Thankfully I have the type of leukemia that has a very high cure rate and response to treatment; I went into remission about six weeks after I started chemotherapy. Although the cancer was gone, my battle wasn’t even close to being over. I have to continue chemotherapy for two more years and I won’t be considered “cured” until three years of being in remission. Through my many visits to the treatment center I have met many new friends that have also overcome a life threatening disease. The treatment center I attend has a very positive atmosphere. Even though the children there are very sick, they always have a smile on their face. The staff is very encouraging and always has a positive attitude. After spending so much time with them, you don’t think of them as your nurse or doctor, you think of them as your friend, a friend that has been with you from the very beginning and has seen you at your best and at your worst. Since the beginning of my journey the treatment center has had a positive influence on my outcome.

Throughout my journey I was very lucky. I had many people who cared for me. Not only was it just friends and family, but people that were complete strangers. Until now I never realized how generous people can be. Many strangers and foundations have donated to my family money for medical expenses and they haven’t even met me. Over the years I have realized that this scary, life-threatening experience has only made me a stronger person. I have learned so much and have gone through much more than any other fifteen-year-old I know. This disease tried to kill me, but it only made me stronger.

Teen Essay Series: Dear Cancer, It’s Me

This is the fifth in a series featuring the finalists in our inaugural Teen Essay Contest. Ryanne Bamieh’s essay won 3rd place in the Family and Friends Category.

essayRyanne Bamieh PhotoRyanne Bamieh is a junior at La Reina High School. Ryanne is a member of the mock trial, speech and debate, and varsity soccer teams. Her favorite class is English and she enjoys watching movies and hiking.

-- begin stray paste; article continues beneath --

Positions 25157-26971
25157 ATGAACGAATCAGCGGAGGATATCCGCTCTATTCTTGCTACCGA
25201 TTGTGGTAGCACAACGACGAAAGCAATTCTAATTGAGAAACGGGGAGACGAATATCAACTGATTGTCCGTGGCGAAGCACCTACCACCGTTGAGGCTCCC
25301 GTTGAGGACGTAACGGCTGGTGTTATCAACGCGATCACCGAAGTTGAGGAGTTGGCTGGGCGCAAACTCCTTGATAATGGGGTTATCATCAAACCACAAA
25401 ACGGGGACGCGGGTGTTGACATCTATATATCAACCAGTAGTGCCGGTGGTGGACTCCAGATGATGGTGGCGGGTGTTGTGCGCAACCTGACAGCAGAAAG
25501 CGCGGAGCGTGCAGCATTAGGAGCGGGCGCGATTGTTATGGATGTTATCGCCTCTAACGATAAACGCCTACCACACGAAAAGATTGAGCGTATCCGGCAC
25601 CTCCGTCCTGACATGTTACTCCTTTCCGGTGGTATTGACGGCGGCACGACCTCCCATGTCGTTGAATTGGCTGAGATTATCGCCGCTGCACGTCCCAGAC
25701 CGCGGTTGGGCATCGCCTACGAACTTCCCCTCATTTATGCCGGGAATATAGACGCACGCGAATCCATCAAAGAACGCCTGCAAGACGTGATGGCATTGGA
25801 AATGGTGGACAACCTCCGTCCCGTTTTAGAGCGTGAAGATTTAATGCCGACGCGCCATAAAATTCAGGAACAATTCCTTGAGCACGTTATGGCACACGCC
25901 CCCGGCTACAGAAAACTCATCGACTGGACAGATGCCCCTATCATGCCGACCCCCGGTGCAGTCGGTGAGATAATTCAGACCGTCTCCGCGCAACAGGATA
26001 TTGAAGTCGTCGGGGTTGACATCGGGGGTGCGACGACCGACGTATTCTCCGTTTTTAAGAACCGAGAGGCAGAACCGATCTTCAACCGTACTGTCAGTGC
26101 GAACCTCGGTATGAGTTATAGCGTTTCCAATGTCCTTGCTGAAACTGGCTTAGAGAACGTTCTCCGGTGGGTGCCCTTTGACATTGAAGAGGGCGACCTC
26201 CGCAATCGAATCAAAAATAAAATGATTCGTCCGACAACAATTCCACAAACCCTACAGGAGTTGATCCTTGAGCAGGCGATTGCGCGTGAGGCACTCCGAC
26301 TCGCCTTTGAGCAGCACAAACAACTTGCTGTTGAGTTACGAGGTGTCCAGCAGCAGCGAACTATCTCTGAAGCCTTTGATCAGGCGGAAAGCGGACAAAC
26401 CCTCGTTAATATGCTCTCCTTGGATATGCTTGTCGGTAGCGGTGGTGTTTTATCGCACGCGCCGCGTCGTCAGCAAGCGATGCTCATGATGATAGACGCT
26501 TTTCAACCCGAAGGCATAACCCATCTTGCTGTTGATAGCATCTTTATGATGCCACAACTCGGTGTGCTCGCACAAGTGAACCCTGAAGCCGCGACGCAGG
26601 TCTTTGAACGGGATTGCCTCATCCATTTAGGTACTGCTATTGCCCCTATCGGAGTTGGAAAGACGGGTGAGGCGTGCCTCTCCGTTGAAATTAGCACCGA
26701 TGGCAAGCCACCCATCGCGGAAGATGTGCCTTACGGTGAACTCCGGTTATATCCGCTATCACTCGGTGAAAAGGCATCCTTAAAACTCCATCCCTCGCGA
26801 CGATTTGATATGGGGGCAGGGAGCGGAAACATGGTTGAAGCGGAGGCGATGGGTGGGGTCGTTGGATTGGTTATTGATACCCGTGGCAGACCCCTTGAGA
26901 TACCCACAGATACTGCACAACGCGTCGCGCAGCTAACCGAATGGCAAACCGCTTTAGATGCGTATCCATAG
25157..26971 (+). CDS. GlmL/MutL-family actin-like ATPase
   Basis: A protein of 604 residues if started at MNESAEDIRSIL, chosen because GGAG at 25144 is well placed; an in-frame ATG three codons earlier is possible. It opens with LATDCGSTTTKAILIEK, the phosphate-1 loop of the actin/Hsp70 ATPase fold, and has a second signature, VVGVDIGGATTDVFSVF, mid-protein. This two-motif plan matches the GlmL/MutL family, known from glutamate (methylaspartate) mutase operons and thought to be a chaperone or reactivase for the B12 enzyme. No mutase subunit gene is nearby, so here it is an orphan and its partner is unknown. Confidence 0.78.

Dear Cancer, it’s me,

I’m not sure if you remember me, it’s been a while. But I know I will never forget you. We first became acquainted when my sister got sick. It started seemingly benign enough, but escalated rapidly. When the doctors first used the word cancer that’s when I knew, even at 7 years old, that the situation was serious. Cancer’s not only a scary name, but a downright terrifying one.

I’d like to say I know your modus operandi pretty well. Remy, my sister, was only 4 at the time of her diagnosis, but that didn’t stop you. No easy ways out, no shortcuts, no mercy. I sometimes get angry at myself because I can’t remember the details of Remy’s sickness. I remember seeing her at the local hospital – looking normal. The next thing I remember is seeing her infrequently at the hospital in Los Angeles. I remember my mom staying with my sister, and I’m ashamed to admit that I became angry that I couldn’t see my parents at a time when I wanted them. Then came the desperation, the hopelessness, the first time my parents told me that Remy wasn’t going to make it.

Being in third grade, I was idealistic, irrational, and unfailingly optimistic. I was certain that you, cancer, would make an exception in Remy’s case. She was only 4 after all. Plus, she was healthy, energetic, and young – all qualities that others told me were indications of success, of triumph. Imagine my surprise when my sister left the hospital and came home, the first realization for my eight-year-old self that my parents recognized that her health had reached such a state that hospitalization was futile.

Remy passed away on January 21, 2005. It was a Friday. My parents told me when I was walking to recess. Her funeral, burial, ceremony all happened so quickly that I don’t have any concrete memories. Yet, I distinctly remember requesting to go back to school. I was determined that my life would be, from then on, normal.